Griffin didn’t think much about it at first.

“I thought I would find out and be able to tell parents, ‘We’re all good. No need for concern,”‘ Griffin said.

After doing some reading, she discovered her players were running around on fields made in part from used tires.

Griffin, a graduate of Federal Way’s Decatur High School, played club soccer as a teen, college soccer at the University of Central Florida and then landed a spot as goalkeeper on the U.S. National Team. She was part of the team that won the first Women’s World Cup in 1991.

She came to the UW several years later. During her early years there, Griffin said, she didn’t know any young people with cancer. But that began to change over time. She often went along when Husky soccer players went on goodwill visits to kids at Seattle Children’s hospital.

One year, she visited four young soccer players with cancer. Three were goalkeepers.

“I kept asking people, ‘Don’t you think this is weird?”‘ Griffin recalled. “I kept bumping into more and more people.”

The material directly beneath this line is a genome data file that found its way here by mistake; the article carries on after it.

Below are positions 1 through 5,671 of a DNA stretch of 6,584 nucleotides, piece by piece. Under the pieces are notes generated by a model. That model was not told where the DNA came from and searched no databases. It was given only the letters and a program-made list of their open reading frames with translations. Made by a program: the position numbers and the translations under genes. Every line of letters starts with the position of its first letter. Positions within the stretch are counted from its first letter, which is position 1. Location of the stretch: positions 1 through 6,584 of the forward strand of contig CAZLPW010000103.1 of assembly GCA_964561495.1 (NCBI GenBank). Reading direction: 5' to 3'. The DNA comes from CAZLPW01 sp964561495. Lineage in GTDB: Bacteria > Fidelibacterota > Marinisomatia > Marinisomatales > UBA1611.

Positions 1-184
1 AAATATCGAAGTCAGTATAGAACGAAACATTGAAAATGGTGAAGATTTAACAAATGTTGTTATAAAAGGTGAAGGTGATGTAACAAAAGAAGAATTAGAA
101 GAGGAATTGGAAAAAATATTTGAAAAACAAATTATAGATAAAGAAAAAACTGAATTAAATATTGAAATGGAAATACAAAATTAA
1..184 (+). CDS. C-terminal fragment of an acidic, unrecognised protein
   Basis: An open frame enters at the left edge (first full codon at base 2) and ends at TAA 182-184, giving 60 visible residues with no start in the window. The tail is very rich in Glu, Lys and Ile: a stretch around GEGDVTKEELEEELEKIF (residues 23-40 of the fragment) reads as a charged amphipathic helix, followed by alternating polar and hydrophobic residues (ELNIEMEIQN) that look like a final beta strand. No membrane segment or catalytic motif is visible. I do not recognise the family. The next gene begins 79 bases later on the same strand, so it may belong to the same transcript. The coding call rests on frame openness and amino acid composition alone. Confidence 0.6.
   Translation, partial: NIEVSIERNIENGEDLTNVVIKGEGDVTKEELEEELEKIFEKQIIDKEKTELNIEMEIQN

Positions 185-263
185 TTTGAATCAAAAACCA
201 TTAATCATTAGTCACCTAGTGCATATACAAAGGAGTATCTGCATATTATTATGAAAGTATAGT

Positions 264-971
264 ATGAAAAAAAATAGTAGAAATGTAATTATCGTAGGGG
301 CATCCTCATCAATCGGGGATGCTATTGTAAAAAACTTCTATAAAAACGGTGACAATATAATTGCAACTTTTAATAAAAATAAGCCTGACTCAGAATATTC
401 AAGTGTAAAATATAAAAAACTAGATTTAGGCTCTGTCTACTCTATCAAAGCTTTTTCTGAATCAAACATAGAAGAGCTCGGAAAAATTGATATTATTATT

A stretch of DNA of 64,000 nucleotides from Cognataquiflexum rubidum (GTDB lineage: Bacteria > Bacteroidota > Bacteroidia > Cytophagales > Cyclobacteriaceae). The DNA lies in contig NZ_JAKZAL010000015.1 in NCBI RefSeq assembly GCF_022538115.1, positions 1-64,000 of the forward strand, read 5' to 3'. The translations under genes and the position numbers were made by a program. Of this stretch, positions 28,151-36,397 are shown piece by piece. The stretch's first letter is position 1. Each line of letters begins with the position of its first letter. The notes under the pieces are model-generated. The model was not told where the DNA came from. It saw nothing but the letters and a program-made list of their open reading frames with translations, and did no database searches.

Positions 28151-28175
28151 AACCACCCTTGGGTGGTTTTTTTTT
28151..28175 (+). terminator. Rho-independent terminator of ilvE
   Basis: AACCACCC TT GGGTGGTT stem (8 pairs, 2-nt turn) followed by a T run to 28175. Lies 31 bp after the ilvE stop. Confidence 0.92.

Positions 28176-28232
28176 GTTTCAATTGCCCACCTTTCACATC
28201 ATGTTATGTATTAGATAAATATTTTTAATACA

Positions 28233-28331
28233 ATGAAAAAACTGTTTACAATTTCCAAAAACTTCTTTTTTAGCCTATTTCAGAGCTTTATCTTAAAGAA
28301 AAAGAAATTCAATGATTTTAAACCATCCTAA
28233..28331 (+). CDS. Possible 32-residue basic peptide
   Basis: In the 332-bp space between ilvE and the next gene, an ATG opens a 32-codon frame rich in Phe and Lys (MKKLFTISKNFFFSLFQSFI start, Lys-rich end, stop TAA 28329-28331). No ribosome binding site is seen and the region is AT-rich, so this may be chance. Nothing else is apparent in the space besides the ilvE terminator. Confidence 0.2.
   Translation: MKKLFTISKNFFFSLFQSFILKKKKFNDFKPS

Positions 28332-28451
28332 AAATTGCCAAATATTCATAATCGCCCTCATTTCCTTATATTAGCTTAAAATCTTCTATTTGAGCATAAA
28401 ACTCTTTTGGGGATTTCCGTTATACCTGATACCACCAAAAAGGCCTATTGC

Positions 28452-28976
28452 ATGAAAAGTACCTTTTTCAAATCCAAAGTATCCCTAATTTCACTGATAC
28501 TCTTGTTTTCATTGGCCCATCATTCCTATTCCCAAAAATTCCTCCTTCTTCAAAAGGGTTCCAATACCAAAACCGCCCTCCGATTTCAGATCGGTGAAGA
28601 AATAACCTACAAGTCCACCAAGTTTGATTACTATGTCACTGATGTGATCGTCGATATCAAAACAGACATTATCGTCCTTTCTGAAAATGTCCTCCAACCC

She decided to make a list, starting with perhaps 13 or 14 cancer patients, “mostly people I knew personally or had met at Children’s.”

On a yellow legal pad, she recorded their names, their diagnosis and contact information. Griffin’s optimism began to fade, and – remembering the comment from her ill player about the little black dots – she started raising questions about the safety of crumb rubber.

After she raised those questions during an NBC News broadcast in 2014, ill soccer players and families from around the country began getting in touch with her to relate their stories.

“I had no idea it was going to grow that big,” Griffin said. “It became like a second job, with people reaching out to me.”

The list outgrew Griffin’s legal pad. Someone helped her create a website to collect the information.

Griffin’s list grew to contain 220 athletes – soccer players, football players, lacrosse, field hockey and baseball players. About 55 are from Washington state, including Luke Beardemphl.